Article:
Claussen: “Roughly speaking, the overarching topic is the dynamics of the physical, chemical and biological components of the Earth system in the past, present and future. This also includes the economic and sociological aspects of human interaction with the Earth system — a very broad spectrum of research fields.”

What would you like to pass on to the PhD candidates during their time at the IMPRS-ESM?

Weitz: “High quality academic training covering all areas that successful scientists in Earth system research should be familiar with, as well as an excellent professional network and the self-confidence for successful work in the international scientific field or even in a versatile non-scientific environment.”

Claussen: “The doctoral thesis is the ‘journeyman´s piece’ in science. I would therefore like to teach PhD candidates to work independently, always critically self-reflecting, and to take responsibility for their own work in particular. At least some of this should have been learnt in the master's thesis — but that is not always the case. For those who want to stay in science, I try to give them a good start in life as a scientist, e.g. by providing contacts. All this is systematically followed up in the IMPRS-ESM.”

Sometimes the candidates bring gifts. Is there one in particular that sticks in your mind?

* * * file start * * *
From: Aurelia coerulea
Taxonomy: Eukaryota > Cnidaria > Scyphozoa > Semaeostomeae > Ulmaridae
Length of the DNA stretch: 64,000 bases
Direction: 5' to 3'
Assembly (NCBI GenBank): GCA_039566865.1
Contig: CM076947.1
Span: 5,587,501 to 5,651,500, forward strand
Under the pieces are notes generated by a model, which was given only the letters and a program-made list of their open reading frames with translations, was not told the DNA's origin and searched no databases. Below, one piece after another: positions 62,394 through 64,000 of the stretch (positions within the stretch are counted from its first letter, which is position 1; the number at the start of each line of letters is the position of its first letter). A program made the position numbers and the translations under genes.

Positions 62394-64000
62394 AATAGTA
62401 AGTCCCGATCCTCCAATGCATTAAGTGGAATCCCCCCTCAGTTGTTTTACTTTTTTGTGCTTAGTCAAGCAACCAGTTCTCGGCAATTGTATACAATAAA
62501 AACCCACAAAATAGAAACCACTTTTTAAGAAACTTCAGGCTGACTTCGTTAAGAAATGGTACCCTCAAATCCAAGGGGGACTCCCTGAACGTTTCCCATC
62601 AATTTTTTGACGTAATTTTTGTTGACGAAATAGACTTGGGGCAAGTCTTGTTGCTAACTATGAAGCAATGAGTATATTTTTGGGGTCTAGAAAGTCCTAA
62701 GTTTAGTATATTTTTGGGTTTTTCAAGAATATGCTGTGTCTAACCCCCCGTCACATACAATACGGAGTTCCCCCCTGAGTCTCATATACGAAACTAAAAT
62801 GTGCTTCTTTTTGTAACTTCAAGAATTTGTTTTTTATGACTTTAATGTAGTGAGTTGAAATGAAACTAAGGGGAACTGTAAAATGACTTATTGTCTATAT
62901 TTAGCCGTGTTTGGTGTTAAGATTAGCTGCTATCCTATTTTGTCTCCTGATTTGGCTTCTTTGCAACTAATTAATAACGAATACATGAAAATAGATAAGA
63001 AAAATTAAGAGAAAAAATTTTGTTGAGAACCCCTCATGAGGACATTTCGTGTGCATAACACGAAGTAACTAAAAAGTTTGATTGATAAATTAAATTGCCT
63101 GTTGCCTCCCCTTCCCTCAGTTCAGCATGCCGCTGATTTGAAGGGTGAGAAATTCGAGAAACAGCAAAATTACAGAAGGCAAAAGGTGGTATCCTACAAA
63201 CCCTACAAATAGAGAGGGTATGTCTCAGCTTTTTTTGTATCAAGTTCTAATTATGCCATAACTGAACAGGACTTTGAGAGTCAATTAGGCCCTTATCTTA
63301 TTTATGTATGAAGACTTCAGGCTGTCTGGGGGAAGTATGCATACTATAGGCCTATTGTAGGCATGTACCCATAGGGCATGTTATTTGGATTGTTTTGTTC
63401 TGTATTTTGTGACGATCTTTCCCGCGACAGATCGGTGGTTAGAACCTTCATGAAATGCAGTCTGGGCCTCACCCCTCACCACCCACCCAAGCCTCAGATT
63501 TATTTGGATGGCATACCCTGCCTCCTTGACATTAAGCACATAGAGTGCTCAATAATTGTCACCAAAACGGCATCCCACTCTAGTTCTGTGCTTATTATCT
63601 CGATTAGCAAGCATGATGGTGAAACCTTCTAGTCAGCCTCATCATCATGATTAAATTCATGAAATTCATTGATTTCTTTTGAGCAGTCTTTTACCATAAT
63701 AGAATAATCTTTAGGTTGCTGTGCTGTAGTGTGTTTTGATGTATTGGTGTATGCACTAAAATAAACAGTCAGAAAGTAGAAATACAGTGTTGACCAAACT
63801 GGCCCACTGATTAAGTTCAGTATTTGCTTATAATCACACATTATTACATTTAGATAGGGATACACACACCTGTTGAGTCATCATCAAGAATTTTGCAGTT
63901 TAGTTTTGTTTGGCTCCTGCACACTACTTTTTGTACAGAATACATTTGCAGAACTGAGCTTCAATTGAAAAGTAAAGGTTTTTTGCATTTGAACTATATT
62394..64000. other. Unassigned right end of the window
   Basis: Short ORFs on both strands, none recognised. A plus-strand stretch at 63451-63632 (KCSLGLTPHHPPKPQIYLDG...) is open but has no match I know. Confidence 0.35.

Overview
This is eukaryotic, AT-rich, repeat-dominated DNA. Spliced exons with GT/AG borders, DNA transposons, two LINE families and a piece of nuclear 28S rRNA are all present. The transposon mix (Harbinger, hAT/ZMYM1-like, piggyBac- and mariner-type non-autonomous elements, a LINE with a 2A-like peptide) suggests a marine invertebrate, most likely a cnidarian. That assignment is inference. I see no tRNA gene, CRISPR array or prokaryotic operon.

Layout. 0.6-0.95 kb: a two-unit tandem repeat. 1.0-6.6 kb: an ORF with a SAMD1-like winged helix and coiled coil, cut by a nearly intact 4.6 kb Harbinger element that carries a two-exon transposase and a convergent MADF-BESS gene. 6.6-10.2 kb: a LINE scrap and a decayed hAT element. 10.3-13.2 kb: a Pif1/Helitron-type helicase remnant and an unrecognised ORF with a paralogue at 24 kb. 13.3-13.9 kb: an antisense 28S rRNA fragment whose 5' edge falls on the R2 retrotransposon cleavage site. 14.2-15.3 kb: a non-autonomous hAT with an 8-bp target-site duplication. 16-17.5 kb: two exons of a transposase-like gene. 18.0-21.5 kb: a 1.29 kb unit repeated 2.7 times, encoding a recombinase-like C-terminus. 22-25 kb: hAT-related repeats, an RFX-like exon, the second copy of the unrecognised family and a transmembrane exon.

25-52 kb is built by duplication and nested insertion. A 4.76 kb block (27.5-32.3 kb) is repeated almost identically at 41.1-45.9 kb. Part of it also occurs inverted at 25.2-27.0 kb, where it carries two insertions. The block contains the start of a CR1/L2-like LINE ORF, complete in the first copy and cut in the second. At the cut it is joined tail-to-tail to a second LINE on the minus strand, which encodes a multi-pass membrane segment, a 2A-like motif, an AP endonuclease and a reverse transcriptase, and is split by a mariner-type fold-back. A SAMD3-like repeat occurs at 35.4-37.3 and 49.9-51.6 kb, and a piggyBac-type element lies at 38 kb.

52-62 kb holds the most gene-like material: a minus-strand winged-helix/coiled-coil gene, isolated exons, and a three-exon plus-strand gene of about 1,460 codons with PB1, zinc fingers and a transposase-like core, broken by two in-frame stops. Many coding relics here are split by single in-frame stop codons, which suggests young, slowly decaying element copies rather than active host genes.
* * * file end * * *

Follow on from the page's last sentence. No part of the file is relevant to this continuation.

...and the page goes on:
Weitz: “It is not so much a special gift that is remembered as the realization that all newcomers bringing a gift are eager to give a specific — for us 'foreigners' — recognizable greeting from their home country.”

Claussen: “Exactly... whereas the presentation of gifts depends very much on the culture. Host gifts tend to come from Asian candidates.”

200 candidates - are there any candidates who you particularly remember?

Weitz: “Actually, all of them remain very present as faces — but in their respective youthful appearance during the PhD phase. If an alumnus comes back to the IMPRS-ESM office after 15 years, for example, the change in appearance can be quite astonishing.”

Claussen: “Yes — there are some highly talented graduates who I remember in particular. In fact, I have very positive memories of all the graduates in my department, and I am happy to see them and to stay in touch. There was only one single case of a PhD candidate whom I had to part with after several years of vain effort.”

Do you still share the thrill with the candidates during defenses?

Weitz: “Not really, because at that moment you are convinced that all of them have fully mastered their doctoral topic and have prepared themselves very well for the disputation. To present and discuss their own research projects and results in good lectures is their 'scientific bread and butter' and it is also part of what they have been training for years in the IMPRS-ESM.”

Claussen: “...and yet I'm getting a little excited. I hope that the candidates do as well as possible. They have prepared themselves as well as possible, and I always really hope that it works out.”

Further information:

Website of the International Max Planck Research School on Earth System Modelling (IMPRS-ESM)


Prof Dr Martin Claussen
Director and Head of the IMPRS-ESM
Max Planck Institute for Meteorology
Email: martin.claussen@we dont want

Dr Antje Weitz
Coordinator IMPRS-ESM
Max Planck Institute for Meteorology
Email: antje.weitz@we dont want